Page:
Do your best to make sure you and your horse are properly prepared (ie, balanced) to change what you doing (drop stirrups, change direction, change gait, etc). While you should still be prompt at following commands, don’t sacrifice quality transitions for the sake of being prompt.
Make sure your own appearance is neat, clean, and tidy. You don’t have to spend a fortune to have properly fitting attire. Long-sleeved shirts only. Make sure your hair is neatly contained - use multiple hairnets if necessary. Avoid a velvet helmet cover if you can (personal preference).
And pick up the correct diagonal when posting. If you can’t do this without looking, learn how. And until you can do this without looking 100% of the time, then check your diagonal.
You have a very limited time to make a first impression…over fences, ride out the ends of the ring, using the corners well. Remember to breathe and be straight to the jumps. And again, remember that the jumps take up a very short amount of time on course; the rest is flat work as you navigate the course…on the flat, try to not get caught in a crowd…to get seen by the Judge, it’s important to have your own space…there is so much more to say but I would just add to have fun and make sure your horse knows you appreciate him (or her) at the end of your rides.
Bring your sense of humor. Remember that you are paying for one persons opinion for that one and only moment in time. You WILL get bad draws and bad judging and there is nothing you can do about it. Use the experience to focus on what you did great and what you can improve upon (that is within your control).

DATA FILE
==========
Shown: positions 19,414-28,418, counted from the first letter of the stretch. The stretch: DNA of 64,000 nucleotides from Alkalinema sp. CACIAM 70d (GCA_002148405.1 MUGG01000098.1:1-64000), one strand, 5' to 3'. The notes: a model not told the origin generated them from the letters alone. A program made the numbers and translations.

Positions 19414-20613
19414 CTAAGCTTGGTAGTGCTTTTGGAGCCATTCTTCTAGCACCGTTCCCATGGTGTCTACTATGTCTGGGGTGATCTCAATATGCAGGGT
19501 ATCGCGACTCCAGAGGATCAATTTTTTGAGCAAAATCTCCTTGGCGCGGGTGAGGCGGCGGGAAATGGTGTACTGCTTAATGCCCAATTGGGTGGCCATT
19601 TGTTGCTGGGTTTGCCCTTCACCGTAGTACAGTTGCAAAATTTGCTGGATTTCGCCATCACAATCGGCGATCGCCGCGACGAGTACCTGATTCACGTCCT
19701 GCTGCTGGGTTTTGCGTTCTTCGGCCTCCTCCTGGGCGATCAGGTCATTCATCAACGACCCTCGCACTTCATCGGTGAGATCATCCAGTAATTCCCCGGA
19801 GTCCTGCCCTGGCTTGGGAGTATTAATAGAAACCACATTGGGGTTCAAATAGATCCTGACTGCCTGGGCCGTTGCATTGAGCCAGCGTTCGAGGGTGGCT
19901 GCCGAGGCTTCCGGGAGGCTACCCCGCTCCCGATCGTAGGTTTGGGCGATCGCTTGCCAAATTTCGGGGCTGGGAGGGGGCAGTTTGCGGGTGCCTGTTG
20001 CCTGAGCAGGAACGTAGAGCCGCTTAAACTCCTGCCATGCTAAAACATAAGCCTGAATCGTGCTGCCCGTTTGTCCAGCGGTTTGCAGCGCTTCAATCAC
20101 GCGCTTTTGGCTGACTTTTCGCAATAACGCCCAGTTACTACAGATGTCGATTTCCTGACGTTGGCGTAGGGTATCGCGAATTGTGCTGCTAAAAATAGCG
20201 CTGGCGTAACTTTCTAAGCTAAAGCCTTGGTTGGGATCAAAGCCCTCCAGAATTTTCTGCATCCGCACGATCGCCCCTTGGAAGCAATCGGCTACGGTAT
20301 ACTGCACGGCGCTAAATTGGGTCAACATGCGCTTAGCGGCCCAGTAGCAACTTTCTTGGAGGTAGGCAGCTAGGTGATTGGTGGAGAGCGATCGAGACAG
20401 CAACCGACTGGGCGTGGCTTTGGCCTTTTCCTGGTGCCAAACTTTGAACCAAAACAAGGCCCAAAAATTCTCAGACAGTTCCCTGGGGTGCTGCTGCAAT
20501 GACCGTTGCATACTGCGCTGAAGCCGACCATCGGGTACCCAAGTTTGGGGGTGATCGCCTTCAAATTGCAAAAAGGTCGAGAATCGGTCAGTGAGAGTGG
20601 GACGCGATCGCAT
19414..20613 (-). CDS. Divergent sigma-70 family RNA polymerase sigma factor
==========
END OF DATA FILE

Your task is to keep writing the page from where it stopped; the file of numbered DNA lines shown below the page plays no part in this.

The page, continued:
As many others have said, my main lesson from competing IHSA was learning to laugh it off.
Sometimes, you get a draw that makes you look bad (eg. me, at 5’1, on a 17+ hand pokey warmblood). Sometimes, you get a great draw but so did everyone else and you do poorly anyway. Sometimes you are just happy to survive. And sometimes, things actually work out in your favor.
Also remember that whatever plan you make before getting on might have to change once you’re actually on and you start to get a feel for the horse.
I’ve had some of my most fun rides on IHSA horses (regardless of how I did in the class) and in just about every IHSA picture you see of me, I’m smiling/laughing- in some cases because I’m happy with how the horse is going, and in some cases because there’s nothing else to do but laugh it off.
Best draw wins sums it up.
Best draw is still often relative to the rider’s skills. I’ve seen “best draws” place last because of poor riding.